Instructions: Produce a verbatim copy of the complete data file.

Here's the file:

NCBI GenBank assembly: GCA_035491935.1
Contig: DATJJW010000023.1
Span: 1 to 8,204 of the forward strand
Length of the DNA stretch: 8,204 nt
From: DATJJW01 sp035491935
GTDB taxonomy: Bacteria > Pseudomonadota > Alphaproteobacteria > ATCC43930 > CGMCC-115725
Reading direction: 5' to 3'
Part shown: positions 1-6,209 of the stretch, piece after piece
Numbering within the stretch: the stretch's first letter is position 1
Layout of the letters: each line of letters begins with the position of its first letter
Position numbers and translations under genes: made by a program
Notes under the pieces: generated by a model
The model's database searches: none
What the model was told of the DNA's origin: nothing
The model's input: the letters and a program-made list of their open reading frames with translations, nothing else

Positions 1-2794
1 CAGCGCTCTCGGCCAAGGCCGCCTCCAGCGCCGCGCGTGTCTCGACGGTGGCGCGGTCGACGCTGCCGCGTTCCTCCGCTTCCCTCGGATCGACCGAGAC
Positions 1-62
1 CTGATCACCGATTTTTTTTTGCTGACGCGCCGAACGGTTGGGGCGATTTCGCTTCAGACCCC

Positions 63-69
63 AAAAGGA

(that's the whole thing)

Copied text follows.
NCBI GenBank assembly: GCA_035491935.1
Contig: DATJJW010000023.1
Span: 1 to 8,204 of the forward strand
Length of the DNA stretch: 8,204 nt
From: DATJJW01 sp035491935
GTDB taxonomy: Bacteria > Pseudomonadota > Alphaproteobacteria > ATCC43930 > CGMCC-115725
Reading direction: 5' to 3'
Part shown: positions 1-6,209 of the stretch, piece after piece
Numbering within the stretch: the stretch's first letter is position 1
Layout of the letters: each line of letters begins with the position of its first letter
Position numbers and translations under genes: made by a program
Notes under the pieces: generated by a model
The model's database searches: none
What the model was told of the DNA's origin: nothing
The model's input: the letters and a program-made list of their open reading frames with translations, nothing else

Positions 1-2794
1 CAGCGCTCTCGGCCAAGGCCGCCTCCAGCGCCGCGCGTGTCTCGACGGTGGCGCGGTCGACGCTGCCGCGTTCCTCCGCTTCCCTCGGATCGACCGAGAC
Positions 1-62
1 CTGATCACCGATTTTTTTTTGCTGACGCGCCGAACGGTTGGGGCGATTTCGCTTCAGACCCC

Positions 63-69
63 AAAAGGA